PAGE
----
"Fredrik Lundh" <fredrik(a)pythonware.com> wrote:
> I look away for two hours (damn the french!), and when I get back,
> some kiwi troll has successfully taken control over python-dev.
Sorry friend, but asking an unpopular question doesn't make
me a ``troll'', and I don't appreciate the cultural slurs.
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The attached will obviate need for patches like the following forever:
Unfortunately, this is a slippery slope. Unlike auto-importing
functions which has been around for a while, auto-importing data is
very new (and kind of scary). Additionally, it requires a special
linker option, --enable-runtime-pseudo-reloc, to work in all cases.
Hence, Cygwin Python shared extensions and embedded interpreters will
need to modify their build process unless they are using distutils.
I'm looking for advice. Should I use the latest, greatest Cygwin
functionality that makes building as similar as possible to Unix? Most
likely at the expense of breaking some dependent packages. Or, are
patches like the above considered acceptable and the preferred way to
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From: Raymond Hettinger [mailto:firstname.lastname@example.org]
> The docs and examples are a good place to start.
Just looked at the documentation for now...
count: In the absence of any explicit statement, I'd expect it
to work transparently with longs, not just integers. You should
likely make this explicit.
dropwhile: the definition doesn't mention an "invert" parameter,
but the Python equivalent does (but doesn't use it). This
parameter (I assume) would merge the functionality of "dropwhile"
and "dropuntil". Maybe it would be more readable to have both
(implemented internally via a single function and a flag, probably)?
It's also probably worth pointing out that dropwhile could have a
slow startup time - imagine
from itertools import dropwhile, count
for n in dropwhile(lambda x: x < 2**30, count(-2**30)):
The first iteration wouldn't happen for a long time... (This is
true of most iterator functions, it's just more surprising in this
case as all of the remaining iterations will be "fast")
ifilter: "Evaluates to True" should probably just be "is true".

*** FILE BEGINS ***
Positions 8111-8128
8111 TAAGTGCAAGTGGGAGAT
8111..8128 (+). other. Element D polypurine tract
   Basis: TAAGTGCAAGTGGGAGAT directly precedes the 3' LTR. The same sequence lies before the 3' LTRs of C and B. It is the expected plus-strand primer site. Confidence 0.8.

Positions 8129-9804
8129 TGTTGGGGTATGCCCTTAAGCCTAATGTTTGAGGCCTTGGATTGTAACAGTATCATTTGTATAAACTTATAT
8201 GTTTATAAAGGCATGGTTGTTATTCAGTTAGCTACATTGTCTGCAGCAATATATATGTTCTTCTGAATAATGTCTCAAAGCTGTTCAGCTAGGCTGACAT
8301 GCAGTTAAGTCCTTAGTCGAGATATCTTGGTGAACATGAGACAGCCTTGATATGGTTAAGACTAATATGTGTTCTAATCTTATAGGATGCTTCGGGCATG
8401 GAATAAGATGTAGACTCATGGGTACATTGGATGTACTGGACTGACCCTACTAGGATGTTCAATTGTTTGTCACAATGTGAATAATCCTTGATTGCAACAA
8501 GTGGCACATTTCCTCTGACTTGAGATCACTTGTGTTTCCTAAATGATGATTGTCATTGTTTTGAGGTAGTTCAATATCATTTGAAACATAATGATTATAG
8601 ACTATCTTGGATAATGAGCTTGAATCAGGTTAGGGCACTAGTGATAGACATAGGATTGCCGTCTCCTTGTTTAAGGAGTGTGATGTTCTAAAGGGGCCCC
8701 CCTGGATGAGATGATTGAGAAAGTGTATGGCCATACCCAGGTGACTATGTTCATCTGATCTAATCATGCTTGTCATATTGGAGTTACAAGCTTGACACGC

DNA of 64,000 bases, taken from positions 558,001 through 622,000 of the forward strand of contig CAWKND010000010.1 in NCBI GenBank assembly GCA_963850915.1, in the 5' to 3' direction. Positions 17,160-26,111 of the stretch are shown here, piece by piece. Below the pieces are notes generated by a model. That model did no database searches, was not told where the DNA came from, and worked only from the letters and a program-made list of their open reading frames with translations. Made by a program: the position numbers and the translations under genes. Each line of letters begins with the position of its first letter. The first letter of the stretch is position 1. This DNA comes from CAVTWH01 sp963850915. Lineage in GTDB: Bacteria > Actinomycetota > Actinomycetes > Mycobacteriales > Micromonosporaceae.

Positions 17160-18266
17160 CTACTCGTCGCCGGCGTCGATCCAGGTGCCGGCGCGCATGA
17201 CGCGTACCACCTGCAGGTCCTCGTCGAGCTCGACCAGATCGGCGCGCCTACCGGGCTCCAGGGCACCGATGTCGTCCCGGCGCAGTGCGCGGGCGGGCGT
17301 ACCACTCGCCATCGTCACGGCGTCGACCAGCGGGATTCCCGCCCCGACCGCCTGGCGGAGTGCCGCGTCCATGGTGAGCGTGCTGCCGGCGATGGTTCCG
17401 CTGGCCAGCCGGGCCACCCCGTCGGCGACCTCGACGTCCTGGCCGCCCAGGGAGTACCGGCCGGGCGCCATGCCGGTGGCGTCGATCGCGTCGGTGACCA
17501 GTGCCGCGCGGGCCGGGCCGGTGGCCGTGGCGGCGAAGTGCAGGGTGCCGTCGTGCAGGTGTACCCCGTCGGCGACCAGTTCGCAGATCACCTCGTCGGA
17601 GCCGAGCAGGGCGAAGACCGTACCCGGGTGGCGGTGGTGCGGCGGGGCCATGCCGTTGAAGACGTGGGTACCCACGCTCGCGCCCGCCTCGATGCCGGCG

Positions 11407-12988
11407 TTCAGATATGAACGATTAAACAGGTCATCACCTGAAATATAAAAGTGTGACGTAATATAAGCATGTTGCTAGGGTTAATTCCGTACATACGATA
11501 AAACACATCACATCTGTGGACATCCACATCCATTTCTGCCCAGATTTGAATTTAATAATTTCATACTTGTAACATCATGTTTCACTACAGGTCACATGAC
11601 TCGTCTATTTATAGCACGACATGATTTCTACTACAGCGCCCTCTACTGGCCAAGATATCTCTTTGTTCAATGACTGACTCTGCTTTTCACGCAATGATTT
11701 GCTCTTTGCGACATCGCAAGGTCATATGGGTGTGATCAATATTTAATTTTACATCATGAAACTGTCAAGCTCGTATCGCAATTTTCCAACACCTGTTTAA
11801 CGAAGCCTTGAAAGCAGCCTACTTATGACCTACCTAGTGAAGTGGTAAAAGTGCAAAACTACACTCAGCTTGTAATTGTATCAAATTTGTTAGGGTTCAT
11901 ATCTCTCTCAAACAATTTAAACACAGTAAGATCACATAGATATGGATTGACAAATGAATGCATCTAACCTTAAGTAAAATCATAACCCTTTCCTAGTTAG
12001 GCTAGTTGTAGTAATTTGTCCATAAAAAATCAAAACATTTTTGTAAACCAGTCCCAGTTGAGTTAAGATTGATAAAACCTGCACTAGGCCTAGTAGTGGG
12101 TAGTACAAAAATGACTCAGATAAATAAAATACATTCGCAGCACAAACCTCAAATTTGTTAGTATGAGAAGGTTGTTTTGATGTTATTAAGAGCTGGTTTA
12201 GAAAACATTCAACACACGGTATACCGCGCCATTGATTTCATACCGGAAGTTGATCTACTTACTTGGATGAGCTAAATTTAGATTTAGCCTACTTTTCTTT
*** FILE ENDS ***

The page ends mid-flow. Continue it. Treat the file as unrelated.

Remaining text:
The Python code accepts functions returning non-boolean values
in the natural way.
imap: The stop-on-shortest behaviour is reasonable (given the nature
of iterators), but the fact that it's different from map is
definitely a wart. That's the key reason for having zip as well as
map, isn't it? It's nearly worth a different name, but I can't think
of one :-(
izip: No real problem, other than that the subtle differences between
zip and map(None) are hard to remember. Add the subtle differences
between zip and izip, and map and imap, and it all gets rather messy.
I wish there was an easy way of unifying or differentiating these.
But I can't offer one myself :-(
starmap: Um, I see the point. Sort of. A usage example or two would
help a lot - I can't think why I'd want this. And I hate the name.
Isn't it basically iapply?
takewhile: As with dropwhile, the issue of the invert parameter (or
a function dropuntil) needs resolving.
In the examples section, reimplementation of existing tools, nth is
wrong (the definition doesn't use "s"!) Also, with the definitions
of enumerate/iteritems, my initial thought was "but the builtins will
be quicker". This makes the examples bad, as they associate the
itertools functions with the idea that they are slow. (Of course,
that isn't the point, nor is it true, but it's not a good impression
to leave the reader with).
One final point - I don't really like the i- form of the names. We
already have this style with x- forms like range/xrange, and it bugs
me because I'm not *really* comfortable with having 2 forms (it's the
usual problem of why use one rather than the other - and the name
gives no clue). The need is there with builtins, but for a module